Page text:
What Does the Literature Tell Us About the Possible Effect of Changing Retirement Benefits on Public Employee Effectiveness?
Proposals exist to change public employees’ retirement benefits from defined benefit (DB) pensions. This could increase employee turnover and raise initial compensation. More experienced employees are replaced with less experienced ones, reducing effectiveness. But, new hires’ effectiveness could increase with higher compensation. We simulate the net impact of these offsetting effects and find that there is a 60% to 70% chance that effectiveness will fall relative to the effectiveness that would have prevailed without benefit changes. There could be substantial transition costs, which could increase to 0.8% of payroll in the third decade after the switch for a typical DB pension.
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- Harris, Douglas N. & Sass, Tim R., 2011.
"Teacher training, teacher quality and student achievement,"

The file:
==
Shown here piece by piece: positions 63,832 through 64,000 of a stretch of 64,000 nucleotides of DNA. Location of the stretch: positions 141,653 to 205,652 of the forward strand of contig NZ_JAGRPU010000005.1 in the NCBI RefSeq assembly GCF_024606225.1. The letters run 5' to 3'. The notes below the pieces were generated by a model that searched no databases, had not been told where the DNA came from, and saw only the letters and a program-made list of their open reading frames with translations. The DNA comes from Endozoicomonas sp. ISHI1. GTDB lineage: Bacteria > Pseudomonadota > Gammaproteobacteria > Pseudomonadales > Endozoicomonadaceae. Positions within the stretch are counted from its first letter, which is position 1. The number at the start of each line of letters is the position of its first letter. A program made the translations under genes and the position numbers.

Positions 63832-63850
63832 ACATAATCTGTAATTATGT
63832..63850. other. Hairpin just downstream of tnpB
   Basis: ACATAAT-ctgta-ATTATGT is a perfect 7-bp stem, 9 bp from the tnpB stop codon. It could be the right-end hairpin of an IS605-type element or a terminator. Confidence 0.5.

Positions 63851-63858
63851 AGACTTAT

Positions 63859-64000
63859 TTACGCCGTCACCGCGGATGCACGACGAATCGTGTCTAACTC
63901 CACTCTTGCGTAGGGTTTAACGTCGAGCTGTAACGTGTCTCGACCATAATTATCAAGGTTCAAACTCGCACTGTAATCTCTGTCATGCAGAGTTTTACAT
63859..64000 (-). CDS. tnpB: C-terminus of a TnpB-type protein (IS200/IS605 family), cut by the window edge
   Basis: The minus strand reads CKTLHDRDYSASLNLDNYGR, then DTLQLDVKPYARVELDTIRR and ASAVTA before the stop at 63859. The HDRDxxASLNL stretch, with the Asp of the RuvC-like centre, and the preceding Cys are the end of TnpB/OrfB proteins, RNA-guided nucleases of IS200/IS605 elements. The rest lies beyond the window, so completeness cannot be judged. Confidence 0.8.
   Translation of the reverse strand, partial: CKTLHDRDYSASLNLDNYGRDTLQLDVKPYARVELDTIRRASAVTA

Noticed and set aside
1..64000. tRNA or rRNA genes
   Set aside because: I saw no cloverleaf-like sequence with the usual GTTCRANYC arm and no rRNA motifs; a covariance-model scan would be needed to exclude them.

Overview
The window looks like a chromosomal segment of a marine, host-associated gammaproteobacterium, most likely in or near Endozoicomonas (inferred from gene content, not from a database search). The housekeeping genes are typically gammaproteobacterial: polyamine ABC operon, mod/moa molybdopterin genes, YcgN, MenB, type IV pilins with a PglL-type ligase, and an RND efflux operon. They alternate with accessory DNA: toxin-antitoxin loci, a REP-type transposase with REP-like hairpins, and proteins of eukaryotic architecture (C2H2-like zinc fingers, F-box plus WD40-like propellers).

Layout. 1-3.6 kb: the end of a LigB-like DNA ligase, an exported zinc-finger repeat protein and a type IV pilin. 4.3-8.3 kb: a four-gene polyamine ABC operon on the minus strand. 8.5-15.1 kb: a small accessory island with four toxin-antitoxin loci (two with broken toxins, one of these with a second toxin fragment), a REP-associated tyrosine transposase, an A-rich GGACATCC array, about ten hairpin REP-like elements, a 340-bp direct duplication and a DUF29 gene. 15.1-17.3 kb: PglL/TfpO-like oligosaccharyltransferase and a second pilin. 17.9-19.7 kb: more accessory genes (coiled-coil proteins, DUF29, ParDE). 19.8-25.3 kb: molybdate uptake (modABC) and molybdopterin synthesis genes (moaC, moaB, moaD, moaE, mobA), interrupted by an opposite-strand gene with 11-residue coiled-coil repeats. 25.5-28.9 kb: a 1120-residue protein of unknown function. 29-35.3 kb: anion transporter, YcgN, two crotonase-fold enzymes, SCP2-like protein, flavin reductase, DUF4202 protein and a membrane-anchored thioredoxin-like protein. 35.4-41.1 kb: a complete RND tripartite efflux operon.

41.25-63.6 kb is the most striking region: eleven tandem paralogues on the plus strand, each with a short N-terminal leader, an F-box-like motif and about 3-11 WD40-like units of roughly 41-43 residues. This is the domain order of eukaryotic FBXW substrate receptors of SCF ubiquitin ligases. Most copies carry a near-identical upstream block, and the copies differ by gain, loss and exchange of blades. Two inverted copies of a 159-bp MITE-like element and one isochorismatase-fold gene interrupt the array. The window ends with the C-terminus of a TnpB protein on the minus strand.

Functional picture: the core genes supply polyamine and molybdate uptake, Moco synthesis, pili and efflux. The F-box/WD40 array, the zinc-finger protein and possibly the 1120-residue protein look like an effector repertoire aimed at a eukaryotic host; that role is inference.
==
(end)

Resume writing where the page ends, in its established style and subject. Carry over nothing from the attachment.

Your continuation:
Journal of Public Economics,
Elsevier, vol. 95(7-8), pages 798-812, August.
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- Harris, Douglas N. & Adams, Scott J., 2007. "Understanding the level and causes of teacher turnover: A comparison with other professions," Economics of Education Review, Elsevier, vol. 26(3), pages 325-337, June.
- Montgomery, Edward & Shaw, Kathryn, 1997. "Pensions and Wage Premia," Economic Inquiry, Western Economic Association International, vol. 35(3), pages 510-522, July.
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- Alicia H. Munnell & Kelly Haverstick & Geoffrey Sanzenbacher, 2006. "Job Tenure and Pension Coverage," Working Papers, Center for Retirement Research at Boston College wp2006-18, Center for Retirement Research, revised Oct 2006. Full references (including those not matched with items on IDEAS)
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